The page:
Despite the vast amount of scientific information we have on how to prevent illnesses when traveling, much misinformation persists. Here are six things you may have heard relating to the risks of getting sick when abroad, especially when visiting developing nations—but should not accept as fact. At best, there is just a nugget of truth behind some of these notions and pieces of advice.
1. Drinking alcohol with meals helps prevent traveler’s diarrhea.
Don’t count on it. Several lab studies have found that wine can reduce levels of bacteria that can cause foodborne illnesses (including Salmonella, Shigella, E. coli, and Bacillus cereus), possibly related to the organic acids in wine in synergy with the alcohol. And some observational studies, including one in Epidemiology in 2002 and one in Eurosurveillance in 2003, found that people who consumed red wine (equivalent to about three 5-ounce glasses) or beer (three 12-ounce bottles) were less likely to get sick during Salmonella outbreaks. But none of these small observational or lab studies prove that drinking alcohol is a good strategy for avoiding traveler’s diarrhea (you won’t find it recommended on the CDC website). Moreover, based on the research, it may take quite a bit of alcohol to have any possible benefit—more than what the Dietary Guidelines for Americans and other health authorities advise (up to one drink a day for women and two for men).
2. Taking a probiotic supplement prevents traveler's diarrhea.
Don't count on that, either. A meta-analysis of 12 studies, published in Travel Medicine and Infectious Disease in 2007, concluded that taking different kinds of probiotic bacteria (Saccharomyces boulardii and a mixture of Lactobacillus acidophilus and Bifidobacterium bifidum) may prevent traveler’s diarrhea. But other studies have produced conflicting results, including no benefit at all, and so far there aren’t enough well-designed trials with positive results to recommend the use of these supplements. Probiotic supplements also vary greatly in formulations, and there is no regimen detailing what should be taken, how often, and in what dosage. Moreover, the label claims on the products often don’t match what’s actually in the bottle: That is, buyer beware. For more reliable ways to prevent and treat traveler's diarrhea, see Traveler's Diarrhea: Causes and Treatments.
3. If you were born in a foreign country, moved away, and then returned to visit, you don’t have to worry about getting sick there.
That’s not true—you are as vulnerable as any non-native tourist. People build up natural immunity to many of the microbes in their environment, such as to those in drinking water and those transmitted by mosquitoes. But that immunity fades when you move away. The CDC notes that people who have emigrated to the U.S. from countries where malaria is endemic, such as India, are at particularly high risk for acquiring the disease when traveling back to their homeland or visiting other malaria-ridden places. Among the reasons: They often consider themselves immune since they were born or grew up in a malaria-ridden country, and so may be less likely than other travelers to take proper precautions when visiting, such as taking anti-malaria drugs and avoiding mosquito bites.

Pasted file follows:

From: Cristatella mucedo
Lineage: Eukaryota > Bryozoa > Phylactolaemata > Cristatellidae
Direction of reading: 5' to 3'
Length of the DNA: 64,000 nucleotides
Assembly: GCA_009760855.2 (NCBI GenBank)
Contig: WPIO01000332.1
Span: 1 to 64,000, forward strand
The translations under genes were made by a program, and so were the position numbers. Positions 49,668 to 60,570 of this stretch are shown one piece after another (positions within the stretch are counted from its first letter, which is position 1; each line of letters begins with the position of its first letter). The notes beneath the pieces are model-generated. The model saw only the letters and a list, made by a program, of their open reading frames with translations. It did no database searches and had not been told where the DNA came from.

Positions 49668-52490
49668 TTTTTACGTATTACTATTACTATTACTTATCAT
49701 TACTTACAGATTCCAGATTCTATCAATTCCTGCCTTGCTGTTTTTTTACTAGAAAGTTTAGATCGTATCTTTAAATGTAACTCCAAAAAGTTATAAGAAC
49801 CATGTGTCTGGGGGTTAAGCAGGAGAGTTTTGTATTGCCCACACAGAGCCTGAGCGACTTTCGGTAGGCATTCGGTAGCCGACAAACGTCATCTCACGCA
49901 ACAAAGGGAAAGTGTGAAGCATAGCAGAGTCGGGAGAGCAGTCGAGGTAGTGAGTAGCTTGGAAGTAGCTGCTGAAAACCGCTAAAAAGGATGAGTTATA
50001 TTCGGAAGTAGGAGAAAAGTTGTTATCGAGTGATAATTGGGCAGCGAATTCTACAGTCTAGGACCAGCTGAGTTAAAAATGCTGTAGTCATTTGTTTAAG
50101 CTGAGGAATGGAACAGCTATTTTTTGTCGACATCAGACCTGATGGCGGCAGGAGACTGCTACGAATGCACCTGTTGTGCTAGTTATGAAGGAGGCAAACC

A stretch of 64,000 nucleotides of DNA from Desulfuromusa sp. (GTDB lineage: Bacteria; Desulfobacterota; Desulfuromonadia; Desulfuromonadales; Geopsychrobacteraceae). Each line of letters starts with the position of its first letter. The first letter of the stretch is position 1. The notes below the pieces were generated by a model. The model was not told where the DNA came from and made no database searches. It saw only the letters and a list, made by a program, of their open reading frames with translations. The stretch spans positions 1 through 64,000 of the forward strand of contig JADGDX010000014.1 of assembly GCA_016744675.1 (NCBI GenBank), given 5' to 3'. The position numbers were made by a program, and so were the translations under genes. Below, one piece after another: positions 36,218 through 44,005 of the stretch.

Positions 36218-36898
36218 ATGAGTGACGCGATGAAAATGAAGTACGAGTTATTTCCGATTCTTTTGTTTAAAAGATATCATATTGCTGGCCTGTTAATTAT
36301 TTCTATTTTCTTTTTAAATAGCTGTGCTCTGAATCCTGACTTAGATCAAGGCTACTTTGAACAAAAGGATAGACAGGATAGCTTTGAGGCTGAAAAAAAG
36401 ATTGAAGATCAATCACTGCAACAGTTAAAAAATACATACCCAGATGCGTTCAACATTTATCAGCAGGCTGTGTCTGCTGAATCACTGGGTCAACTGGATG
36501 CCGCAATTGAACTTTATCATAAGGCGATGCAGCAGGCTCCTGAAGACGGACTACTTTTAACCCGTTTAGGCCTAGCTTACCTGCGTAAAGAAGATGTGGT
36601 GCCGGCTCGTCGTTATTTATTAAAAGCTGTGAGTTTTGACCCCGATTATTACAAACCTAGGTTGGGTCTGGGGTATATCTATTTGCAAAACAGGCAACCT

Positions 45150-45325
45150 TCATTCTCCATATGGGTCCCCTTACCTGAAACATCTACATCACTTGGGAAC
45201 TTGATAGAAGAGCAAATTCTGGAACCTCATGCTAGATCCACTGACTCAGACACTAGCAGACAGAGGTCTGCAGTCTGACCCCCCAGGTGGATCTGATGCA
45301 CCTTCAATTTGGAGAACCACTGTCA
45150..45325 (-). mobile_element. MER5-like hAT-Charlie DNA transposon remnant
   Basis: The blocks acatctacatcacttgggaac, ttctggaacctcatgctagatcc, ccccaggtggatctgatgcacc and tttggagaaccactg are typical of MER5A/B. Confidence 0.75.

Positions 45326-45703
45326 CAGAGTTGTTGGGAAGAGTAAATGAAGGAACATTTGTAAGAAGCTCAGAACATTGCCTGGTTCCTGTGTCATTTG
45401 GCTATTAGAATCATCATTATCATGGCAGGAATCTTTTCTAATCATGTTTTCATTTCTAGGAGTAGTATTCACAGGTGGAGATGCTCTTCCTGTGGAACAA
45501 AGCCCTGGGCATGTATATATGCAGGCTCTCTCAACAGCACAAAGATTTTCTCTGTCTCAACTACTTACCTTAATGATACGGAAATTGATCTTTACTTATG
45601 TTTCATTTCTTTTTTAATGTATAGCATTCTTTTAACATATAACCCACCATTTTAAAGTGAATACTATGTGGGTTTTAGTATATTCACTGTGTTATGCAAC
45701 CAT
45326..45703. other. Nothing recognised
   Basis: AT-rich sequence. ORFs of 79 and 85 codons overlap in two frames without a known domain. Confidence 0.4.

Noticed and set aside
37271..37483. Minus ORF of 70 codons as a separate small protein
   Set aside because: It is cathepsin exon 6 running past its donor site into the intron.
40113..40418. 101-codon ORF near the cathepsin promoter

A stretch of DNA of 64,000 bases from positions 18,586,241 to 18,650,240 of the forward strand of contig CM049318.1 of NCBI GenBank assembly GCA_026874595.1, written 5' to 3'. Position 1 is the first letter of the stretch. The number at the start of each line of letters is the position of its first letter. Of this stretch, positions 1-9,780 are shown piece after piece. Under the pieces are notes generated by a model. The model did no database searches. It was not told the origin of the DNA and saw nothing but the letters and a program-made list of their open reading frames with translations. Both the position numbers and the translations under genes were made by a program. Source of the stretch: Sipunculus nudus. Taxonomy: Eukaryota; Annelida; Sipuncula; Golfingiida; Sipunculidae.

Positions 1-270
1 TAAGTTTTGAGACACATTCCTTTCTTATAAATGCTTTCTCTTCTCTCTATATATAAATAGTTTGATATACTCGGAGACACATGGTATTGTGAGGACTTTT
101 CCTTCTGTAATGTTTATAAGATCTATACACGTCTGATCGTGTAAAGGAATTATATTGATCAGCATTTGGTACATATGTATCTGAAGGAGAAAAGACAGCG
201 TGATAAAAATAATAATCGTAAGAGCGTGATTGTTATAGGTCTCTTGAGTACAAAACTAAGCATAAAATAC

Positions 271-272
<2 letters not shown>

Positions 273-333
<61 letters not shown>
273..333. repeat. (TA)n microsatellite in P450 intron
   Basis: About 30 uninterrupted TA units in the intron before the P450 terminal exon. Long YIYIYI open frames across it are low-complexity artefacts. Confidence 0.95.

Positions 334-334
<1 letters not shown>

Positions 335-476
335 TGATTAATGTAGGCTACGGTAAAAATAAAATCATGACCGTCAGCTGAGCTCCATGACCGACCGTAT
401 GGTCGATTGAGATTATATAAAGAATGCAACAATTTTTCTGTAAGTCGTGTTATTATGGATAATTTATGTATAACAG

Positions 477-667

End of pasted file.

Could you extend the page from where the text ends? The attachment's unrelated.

4. If you take prophylactic medication for malaria, this will also protect you from other mosquito-borne diseases.
Not true. Though malaria, dengue fever, Zika, and chikungunya are all infections spread by mosquitoes, different organisms are involved. Thus, prophylactic medication used to prevent malaria will not be effective against any of these other diseases, for which there are no medications or vaccines available at this time in the U.S. The only way to avoid these other mosquito-transmitted infections is to avoid mosquito bites. Interestingly, unlike the mosquitoes that carry malaria, which are active at night or at dawn and dusk, the mosquitoes that spread dengue, Zika, and chikungunya are active during the day, as well as at night, particularly in well-lit areas.
5. Mosquito-transmitted diseases are mainly a risk in jungles—not urban areas.
Not true. For example, though how it is transmitted varies, the virus that causes yellow fever can be present in both urban and jungle environments (in the jungle, mosquitoes spread the disease to humans after biting monkeys, while in urban areas, mosquitoes spread it after biting infected people). As another example, the mosquito-transmitted Japanese encephalitis virus, which causes a serious infection of the brain, can occur in rural environments with watery rice paddies (where mosquitoes multiply) and even around urban areas, where people may be in contact with pigs or wild birds that are hosts for the mosquitoes. Then there's malaria, which is prevalent, to a greater or lesser extent, in all types of areas—jungle, rural, and urban. In countries where malaria is endemic, the only places where you are not at risk are where there are no mosquitoes, such as at very high altitudes and in the desert (excluding desert oases), or during the cold-weather season in some areas.
6. A street dog has to bite you in order to give you rabies.
Not so. Many people think the only way to get rabies is to be bitten by an infected street dog, and it's true that rabies is usually transmitted by such a bite (through the dog’s saliva). But it’s possible, though rare, to be infected through licks and scratches from the animal. And it’s not just dogs that can spread rabies, but also other infected animals, such as raccoons, foxes, and bats. In fact, if you awaken to find a bat in your room, short of having the bat tested for rabies (an unlikely scenario), you should seek medical attention to discuss if you should get the rabies vaccine, since a bat bite can be hard to see and is easily overlooked.